So when I find myself in an environment where water is used so profligately, it really makes an impression. Firstly, it’s luxurious as heck! I can stand in that shower as long as I want. And secondly, it seems so wasteful!
Okay, on to random observation number two. I’m leaving Louisiana in a couple of weeks and heading back to Livingston, TX. Livingston is my “home” and that’s where my doctors are. First I’ve got to revisit my PCP so he can give me the results of the lab work he ordered when I had my physical back at the beginning of November. Of course this is the digital age so I’ve already seen my lab results online, but it won’t hurt to talk with him. And a couple days later I’ll see my ophthalmologist.
The day after that I leave for West Texas. First I’m heading to Seminole Canyon State Park to check out the rock art there, then on to Big Bend National Park, assuming it’s open. But I just realized I didn’t leave any time in my schedule to get new glasses if the ophthalmologist changes my prescription. I’ll have to figure that out if necessary. After Big Bend I’m heading to Quartzsite to get some electrical upgrades done to the motorhome then down to Yuma so I can cross the border to Los Algodones to see the dentist. So maybe I could get glasses in Mexico as well.
I’ve been a resident volunteer here at Black Bayou Lake National Wildlife Refuge since the middle of November, but the USFWS is part of the Department of Interior, and as such it is affected by the partial government shutdown. So the refuge staff has been furloughed, with the exception of the one law enforcement officer who has to cover 5 refuges. The Visitor Center is closed and all of our public programs have been cancelled. Fortunately we’ve been allowed to stay here so I’ve still got my free site and utilities. Thank you US taxpayers! And if the shutdown ends I’ll be able to do some more work in exchange for these benefits. But if the shutdown drags on for a couple of more weeks then I’ll be leaving before things get rolling again.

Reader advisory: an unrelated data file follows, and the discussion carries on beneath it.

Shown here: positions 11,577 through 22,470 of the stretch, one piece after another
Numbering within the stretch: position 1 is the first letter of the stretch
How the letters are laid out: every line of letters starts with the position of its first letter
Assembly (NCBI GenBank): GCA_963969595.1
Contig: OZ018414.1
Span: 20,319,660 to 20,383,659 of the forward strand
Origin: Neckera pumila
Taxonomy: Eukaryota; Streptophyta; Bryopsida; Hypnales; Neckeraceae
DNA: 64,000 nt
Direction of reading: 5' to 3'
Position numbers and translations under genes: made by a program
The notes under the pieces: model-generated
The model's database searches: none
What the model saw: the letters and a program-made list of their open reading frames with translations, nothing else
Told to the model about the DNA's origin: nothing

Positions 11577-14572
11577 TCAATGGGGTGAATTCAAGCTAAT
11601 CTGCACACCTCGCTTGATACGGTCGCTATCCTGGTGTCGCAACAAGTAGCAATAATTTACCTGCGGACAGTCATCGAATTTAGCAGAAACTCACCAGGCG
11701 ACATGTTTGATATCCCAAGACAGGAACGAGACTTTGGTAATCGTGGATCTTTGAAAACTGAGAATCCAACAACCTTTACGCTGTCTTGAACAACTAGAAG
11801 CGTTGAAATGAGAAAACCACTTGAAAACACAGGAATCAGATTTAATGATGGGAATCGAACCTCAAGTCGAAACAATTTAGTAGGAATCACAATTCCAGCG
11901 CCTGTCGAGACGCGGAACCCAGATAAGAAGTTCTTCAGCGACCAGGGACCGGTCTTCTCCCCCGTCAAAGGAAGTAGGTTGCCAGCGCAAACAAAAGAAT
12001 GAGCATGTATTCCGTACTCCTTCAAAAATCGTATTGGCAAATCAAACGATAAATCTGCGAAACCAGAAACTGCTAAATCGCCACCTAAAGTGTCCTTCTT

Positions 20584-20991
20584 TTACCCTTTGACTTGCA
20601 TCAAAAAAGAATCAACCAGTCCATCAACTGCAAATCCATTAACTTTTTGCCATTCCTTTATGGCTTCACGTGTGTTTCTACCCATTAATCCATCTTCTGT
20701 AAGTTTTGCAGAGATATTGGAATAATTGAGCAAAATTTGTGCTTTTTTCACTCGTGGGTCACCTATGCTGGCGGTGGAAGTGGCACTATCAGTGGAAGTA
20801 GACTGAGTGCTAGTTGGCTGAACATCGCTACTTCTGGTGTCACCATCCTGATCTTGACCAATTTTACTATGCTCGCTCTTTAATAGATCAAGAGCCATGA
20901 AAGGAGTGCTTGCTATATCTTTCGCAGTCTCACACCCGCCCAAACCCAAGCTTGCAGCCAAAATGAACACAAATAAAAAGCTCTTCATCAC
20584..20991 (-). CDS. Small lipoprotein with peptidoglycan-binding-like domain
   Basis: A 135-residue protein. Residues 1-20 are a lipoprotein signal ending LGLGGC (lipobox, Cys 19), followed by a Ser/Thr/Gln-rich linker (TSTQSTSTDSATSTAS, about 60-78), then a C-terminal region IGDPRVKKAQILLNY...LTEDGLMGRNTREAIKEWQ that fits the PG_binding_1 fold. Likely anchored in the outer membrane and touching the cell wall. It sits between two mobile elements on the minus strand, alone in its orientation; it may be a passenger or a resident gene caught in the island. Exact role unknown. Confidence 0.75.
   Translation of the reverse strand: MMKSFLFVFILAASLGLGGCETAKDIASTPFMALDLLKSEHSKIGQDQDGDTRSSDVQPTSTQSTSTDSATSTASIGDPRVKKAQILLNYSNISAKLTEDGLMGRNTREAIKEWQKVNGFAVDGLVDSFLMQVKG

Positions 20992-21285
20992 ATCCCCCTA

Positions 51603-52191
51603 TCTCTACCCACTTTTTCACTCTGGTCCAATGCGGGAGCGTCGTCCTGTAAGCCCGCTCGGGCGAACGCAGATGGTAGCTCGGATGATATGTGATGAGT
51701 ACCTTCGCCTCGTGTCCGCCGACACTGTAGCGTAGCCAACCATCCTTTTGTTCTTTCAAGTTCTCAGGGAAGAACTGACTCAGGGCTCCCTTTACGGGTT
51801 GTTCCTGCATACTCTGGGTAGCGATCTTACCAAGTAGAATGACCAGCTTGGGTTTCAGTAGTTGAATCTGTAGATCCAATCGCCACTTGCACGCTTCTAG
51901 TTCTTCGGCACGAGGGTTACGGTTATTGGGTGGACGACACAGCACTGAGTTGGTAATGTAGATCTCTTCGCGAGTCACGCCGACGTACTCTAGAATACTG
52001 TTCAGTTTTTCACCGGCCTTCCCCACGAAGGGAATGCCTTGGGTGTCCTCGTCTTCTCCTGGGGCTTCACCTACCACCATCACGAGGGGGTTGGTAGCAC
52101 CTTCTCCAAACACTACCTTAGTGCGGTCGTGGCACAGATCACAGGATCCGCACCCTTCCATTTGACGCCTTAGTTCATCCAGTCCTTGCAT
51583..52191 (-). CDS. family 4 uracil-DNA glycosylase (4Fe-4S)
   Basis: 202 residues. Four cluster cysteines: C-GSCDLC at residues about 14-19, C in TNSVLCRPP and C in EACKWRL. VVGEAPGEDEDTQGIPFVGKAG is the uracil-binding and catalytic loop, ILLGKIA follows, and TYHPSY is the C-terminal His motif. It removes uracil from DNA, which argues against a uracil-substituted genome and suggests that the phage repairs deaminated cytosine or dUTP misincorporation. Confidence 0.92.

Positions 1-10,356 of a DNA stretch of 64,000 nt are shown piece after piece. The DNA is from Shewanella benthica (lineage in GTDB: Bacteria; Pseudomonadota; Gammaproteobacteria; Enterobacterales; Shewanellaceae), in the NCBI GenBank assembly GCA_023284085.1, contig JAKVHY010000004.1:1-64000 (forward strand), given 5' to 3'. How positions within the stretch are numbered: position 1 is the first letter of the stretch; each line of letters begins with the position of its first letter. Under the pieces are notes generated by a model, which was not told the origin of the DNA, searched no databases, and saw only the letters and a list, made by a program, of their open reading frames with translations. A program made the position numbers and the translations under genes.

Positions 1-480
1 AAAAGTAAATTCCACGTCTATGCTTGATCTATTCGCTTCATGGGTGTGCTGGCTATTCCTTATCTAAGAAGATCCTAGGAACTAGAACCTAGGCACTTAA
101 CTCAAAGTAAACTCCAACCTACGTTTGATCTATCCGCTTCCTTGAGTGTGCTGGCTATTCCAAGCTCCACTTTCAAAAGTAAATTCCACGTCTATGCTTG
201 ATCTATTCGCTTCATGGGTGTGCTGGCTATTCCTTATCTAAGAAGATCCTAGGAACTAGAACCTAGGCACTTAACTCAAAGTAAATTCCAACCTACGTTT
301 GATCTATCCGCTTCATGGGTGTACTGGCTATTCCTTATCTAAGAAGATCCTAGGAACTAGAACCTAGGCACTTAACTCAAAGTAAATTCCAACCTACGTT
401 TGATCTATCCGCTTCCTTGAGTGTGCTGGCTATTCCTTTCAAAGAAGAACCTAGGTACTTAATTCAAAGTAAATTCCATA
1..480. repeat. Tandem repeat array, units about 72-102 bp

I’ve got some chores to do before I leave here. I’ve got to change the oil in the motorhome and grease the front end. I’ve also got to fiddle around some with the valve extenders they installed when I had the new tires put on in September. And the car is in the shop right now getting the suspension checked and having the motor tuned up and the transmission serviced. I expect to be traveling right through the summer so wanted to get this all done while I’m in one place long enough to be able to ask around and find a good place.